Fayetteville pledges to address human, sex trafficking
Human and sex trafficking have become so prevalent in Fayetteville that law enforcement, elected officials and community leaders held a press conference outside the Cumberland County Courthouse Tuesday afternoon to voice their commitment to addressing it.Posted — Updated
Human and sex trafficking have become so prevalent in the city that law enforcement, elected officials and community leaders held a press conference outside the Cumberland County Courthouse Tuesday afternoon to voice their commitment to addressing it. Along with pledging to work together, city and county officials also issued a proclamation to end human and sex trafficking in the county.
“Human trafficking has become a serious problem in this city, and we need to address it head on,” Fayetteville Mayor Nat Robertson said.
Fayetteville is not the only North Carolina city dealing with human and sex trafficking:
- Raleigh police charged a Jacksonville man Aug. 20 with human trafficking for holding female victims in involuntary servitude between November and June.
- Two men in Wilmington were arrested Aug. 13 and charged with human trafficking for transporting two girls against their will from North Dakota to North Carolina.
- Two people were arrested in Durham in May for prostituting a 17-year-old runaway.
- A Wake Forest woman was charged in April with prostituting a child.
Kelly Twedell, who leads the center, said many are lured into human and sex trafficking through social media and being coerced into modeling jobs that turn into sexual encounters.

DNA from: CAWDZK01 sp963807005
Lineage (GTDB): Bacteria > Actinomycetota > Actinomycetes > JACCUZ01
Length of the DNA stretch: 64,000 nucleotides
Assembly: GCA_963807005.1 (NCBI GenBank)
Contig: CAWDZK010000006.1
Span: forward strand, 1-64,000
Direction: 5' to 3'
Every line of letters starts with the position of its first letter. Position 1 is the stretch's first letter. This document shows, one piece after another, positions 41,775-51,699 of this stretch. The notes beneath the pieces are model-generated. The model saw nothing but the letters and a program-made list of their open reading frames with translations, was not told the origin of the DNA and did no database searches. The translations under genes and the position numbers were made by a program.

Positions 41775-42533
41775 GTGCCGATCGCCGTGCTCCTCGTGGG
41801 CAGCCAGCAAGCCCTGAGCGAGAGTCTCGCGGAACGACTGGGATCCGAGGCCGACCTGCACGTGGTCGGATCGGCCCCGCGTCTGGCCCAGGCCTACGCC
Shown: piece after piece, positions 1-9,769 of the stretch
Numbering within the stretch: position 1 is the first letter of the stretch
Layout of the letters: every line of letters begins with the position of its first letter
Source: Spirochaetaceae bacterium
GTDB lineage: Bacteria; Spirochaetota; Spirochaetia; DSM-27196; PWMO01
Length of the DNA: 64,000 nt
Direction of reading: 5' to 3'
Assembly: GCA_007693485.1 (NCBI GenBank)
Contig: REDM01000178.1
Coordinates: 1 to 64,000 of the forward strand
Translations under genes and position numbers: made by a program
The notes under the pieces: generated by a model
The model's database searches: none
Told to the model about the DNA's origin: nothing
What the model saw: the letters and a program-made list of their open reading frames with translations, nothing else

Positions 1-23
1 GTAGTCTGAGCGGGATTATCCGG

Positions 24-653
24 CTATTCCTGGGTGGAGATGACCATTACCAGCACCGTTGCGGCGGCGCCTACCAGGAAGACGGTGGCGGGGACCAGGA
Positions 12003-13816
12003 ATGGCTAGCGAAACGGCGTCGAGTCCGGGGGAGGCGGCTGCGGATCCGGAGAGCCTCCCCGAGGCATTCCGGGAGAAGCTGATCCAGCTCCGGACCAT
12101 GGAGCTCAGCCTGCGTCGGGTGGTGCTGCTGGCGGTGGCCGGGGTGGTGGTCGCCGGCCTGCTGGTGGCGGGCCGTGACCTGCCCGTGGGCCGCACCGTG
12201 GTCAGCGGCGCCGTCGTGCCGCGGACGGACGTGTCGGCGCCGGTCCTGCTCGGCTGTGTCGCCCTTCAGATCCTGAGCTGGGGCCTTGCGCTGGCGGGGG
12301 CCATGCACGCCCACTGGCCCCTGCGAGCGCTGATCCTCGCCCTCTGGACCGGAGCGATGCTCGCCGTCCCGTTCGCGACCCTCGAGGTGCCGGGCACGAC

“Where they are paid top dollar all throughout the night,” she said. “And that’s when, a lot of times, drugs come into play. And when the girls are addicted to the drugs, it’s very hard to escape that world, along with fear, you know, weapons, threats against their family.”
Fayetteville’s location along Interstate 95, in addition to its younger population, has made the city ripe for human and sex trafficking, Cumberland County District Attorney Billy West said.
“We are somewhat of a breeding ground and allocation where sex trafficking has been and can be a problem,” he said.
Human and sex trafficking are often drivers for other crimes, said Fayetteville Police Chief Harold Medlock, who pledged to address the issue.
“We’re gonna be aggressive,” he said. “We’re gonna go after the organized criminals, the pimps, that are driving this crime, using every resource that we have."
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